Kevin Kroskey 10:30 Somebody says, Hey, the 60s or the go-go years, the 70s or the slow-go years and the 80s are the no-go years. But that keeps getting pushed back too. Yeah. You know.
Walter Storholt 10:38 Tell that to my 80, 85-year-old grandparents.
Kevin Kroskey 10:41 Yeah, yeah. I mean, exactly. And I’m, hopefully, I’m disproving that when I’m in my nineties and maybe in my hundreds, you know, I have a goal for that.
Walter Storholt 10:48 That’s just a super slow slow-go phase.
Kevin Kroskey 10:51 Yeah, yeah, for sure. And even the slow-go phase, I know plenty of people that still go down to Florida to their second home in their eighties and even in their nineties
Kevin Kroskey 10:59 Now getting there and back and forth and may prove a little bit more challenging. They need to rely on, you know, their kids or something like that. But there’s still a lot of people that do it and kind of disprove that sixties, seventies, and eighties, go-go slow-go, no-go.
Walter Storholt 11:13 My grandparents in their mid-eighties on both sides. One still does their annual trip out to Arizona from Maine and they will typically do not just a straight shot. They’ll drive all the way from Maine to Florida visiting family along the way, then shoot along the South to Phoenix. And then at the end of the trip on the way back to Maine, instead of just driving straight back, they’ll head up to Washington state and then take the Northern route all the way back across the country. Still doing that in their mid-eighties. And then the other set of grandparents just last year came back from an Antarctic cruise, a month-long Antarctic cruise where they left out of, I think maybe New York and went all the way down to Antarctica, slicing in between South America and North America on their way down there and visiting Peru and you know, the temples and all sorts of different places along the West coast of South America. Eventually, before they made it down to Antarctica. So, they’ve now touched all seven continents in their travels, which is pretty neat.
Kevin Kroskey 12:11 That’s remarkable. Yeah, everybody’s different. We have a lot of clients that take mortgages into retirement and say that they’re going to be paid off maybe when they’re 68 or 72 or whatever it may be, or maybe they get a mortgage on their second home that they plan on having for a period of years and maybe they have a pension that doesn’t increase with inflation, which most pensions don’t. So you start factoring in these other things where you know you have a mortgage, then it goes away or you have a pension but it doesn’t keep up with, you know, inflation and maintain your purchasing power over time. And very quickly you start seeing where a simple rule like 80% of your pre-retirement income now falls by the wayside for many people. Once you start getting beyond a basic living standard and start having a discretionary income, you have the option to go ahead and do more and add a little bit more spice to life, then you’re going to have some lumpy expenses and those expenses are going to change over time.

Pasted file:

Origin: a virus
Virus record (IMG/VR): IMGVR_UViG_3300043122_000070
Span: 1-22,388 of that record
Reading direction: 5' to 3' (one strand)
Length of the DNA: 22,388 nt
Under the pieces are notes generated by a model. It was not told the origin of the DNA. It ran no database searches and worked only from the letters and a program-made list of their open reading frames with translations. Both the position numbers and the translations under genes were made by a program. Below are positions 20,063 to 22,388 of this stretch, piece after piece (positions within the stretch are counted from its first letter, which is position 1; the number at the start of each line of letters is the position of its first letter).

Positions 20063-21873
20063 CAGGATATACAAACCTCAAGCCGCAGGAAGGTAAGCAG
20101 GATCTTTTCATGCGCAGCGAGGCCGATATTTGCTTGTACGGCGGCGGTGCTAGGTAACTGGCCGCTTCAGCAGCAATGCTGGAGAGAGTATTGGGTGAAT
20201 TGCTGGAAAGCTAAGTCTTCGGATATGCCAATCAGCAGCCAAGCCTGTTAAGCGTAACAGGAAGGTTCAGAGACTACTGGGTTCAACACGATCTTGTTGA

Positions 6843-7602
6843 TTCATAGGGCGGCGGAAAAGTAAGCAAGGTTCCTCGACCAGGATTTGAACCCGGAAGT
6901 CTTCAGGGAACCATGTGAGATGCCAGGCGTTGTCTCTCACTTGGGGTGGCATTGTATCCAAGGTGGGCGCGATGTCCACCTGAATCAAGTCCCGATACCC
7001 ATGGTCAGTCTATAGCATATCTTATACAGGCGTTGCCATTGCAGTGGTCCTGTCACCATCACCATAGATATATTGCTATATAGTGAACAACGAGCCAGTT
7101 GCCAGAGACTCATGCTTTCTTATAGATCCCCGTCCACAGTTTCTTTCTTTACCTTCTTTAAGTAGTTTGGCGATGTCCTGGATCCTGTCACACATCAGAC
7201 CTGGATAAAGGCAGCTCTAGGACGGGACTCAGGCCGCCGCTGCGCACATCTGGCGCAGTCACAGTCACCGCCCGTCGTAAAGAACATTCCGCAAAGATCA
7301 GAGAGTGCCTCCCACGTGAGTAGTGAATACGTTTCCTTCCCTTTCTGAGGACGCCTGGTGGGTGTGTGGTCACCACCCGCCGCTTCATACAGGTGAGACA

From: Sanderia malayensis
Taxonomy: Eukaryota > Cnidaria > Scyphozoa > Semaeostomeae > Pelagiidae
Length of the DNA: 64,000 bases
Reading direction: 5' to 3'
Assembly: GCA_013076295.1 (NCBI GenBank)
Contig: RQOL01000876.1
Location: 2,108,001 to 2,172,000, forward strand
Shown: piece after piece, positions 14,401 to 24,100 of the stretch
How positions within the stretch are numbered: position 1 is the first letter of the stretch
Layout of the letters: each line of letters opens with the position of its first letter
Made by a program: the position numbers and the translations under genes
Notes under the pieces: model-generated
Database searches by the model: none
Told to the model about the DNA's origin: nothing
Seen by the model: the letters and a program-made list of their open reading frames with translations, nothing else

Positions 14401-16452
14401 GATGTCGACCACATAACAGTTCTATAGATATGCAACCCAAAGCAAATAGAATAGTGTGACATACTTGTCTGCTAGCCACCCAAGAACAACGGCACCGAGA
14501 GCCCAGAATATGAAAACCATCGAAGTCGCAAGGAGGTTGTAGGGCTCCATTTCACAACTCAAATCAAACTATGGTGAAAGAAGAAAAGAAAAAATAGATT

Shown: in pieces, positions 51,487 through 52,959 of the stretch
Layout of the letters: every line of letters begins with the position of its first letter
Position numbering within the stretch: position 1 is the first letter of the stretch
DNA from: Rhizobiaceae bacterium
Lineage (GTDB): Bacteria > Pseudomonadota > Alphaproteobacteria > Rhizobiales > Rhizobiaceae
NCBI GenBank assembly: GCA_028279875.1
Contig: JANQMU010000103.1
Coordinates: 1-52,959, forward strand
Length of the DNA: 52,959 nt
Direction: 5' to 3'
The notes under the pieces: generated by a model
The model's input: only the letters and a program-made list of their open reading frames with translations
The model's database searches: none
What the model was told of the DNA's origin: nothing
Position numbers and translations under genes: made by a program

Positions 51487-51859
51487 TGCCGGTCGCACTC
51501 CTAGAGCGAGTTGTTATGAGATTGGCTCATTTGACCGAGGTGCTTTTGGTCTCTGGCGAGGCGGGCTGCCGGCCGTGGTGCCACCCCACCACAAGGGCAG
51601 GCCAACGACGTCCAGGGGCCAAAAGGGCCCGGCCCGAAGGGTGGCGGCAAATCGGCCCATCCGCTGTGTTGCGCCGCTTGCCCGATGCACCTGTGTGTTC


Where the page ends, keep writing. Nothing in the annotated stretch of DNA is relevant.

Kevin Kroskey 13:05 And even if you don’t have a lot of those as you age, things are still going to change over time. And that’s very, very clear from different spending data that we have from like the Bureau of labor statistics tracks this. I saw a good study from chase bank. Chase has a lot of credit cards and a lot of customers there. I believe the largest bank in the country and maybe the world that they did a study showing that your peak spending typically is reached at age 45 and trends down from there. And so when you’re 45 you probably have the kids, they’re in school or college or something like that. You know you got your mortgage, you got your car payments and you haven’t built up enough financial resources maybe to pay cash for some of these things. But you know from 45 on it starts trending down and specific retirement research.
Kevin Kroskey 13:51 There’s a gentleman by the name of David Blanchett who’s the head of retirement research at Morningstar did a phenomenal study a few years ago and just showed how spending changes in categories as people age and also based on their wealth levels as the age. And one of the things that apply to a lot of the clients that we serve is say a high-income retiree as they go through their sixties, seventies, and eighties even as they’re slowing down, you know, maybe they’re not spending as much money on themselves for their own experiences, their own travel or taking, you know, family on a family vacation or whatever it may be. They’re spending maybe that similar or even the same, but the character of it changes. They’re giving more money to charity. They’re maybe giving money to the grandkids, education when they’re in college, they can see with the benefit of hindsight that, Hey, my financial life plan, my retirement plan, my investment plan worked out really well.
Kevin Kroskey 14:50 I’m good. You know, I’m going to have more money. Some of this money that I have is going to be left. I’m okay to start doing some of this. So when you actually look at their spending, even if it’s the same, the character of it has changed. And I would say when you look at something like that, we would put that in in the more discretionary bucket. Nobody that is 55 or 60 or 65 that we’re doing retirement plans for typically is going to tell us, I want to make sure that I work long enough to put all my grandkids through college when I’m in my eighties and they’re going to, they’re going to be in college. No, they’re going to say, Hey, these are the goals that I have. I want to go ahead and preserve my lifestyle. You know, have some fun, do some more trips, do this, do that.
Kevin Kroskey 15:30 But then you know, if they end up in a position where maybe they did better than what they need for themselves, then their spending will change and they’ll spend it on those more discretionary things I talked about.
Walter Storholt 15:40 Pretty cool to just see the differences that we all have. What makes us unique, impacts how we formulate our financial and retirement plans. And for two people who may be on paper look very alike. Kevin, the actual plan that gets pulled together, when you start factoring in the things like emotions and goals and needs and desires and all these nonfinancial things, it’s probably pretty neat from your perspective to see two people that look the same on paper end up with totally different plans because of all those other factors.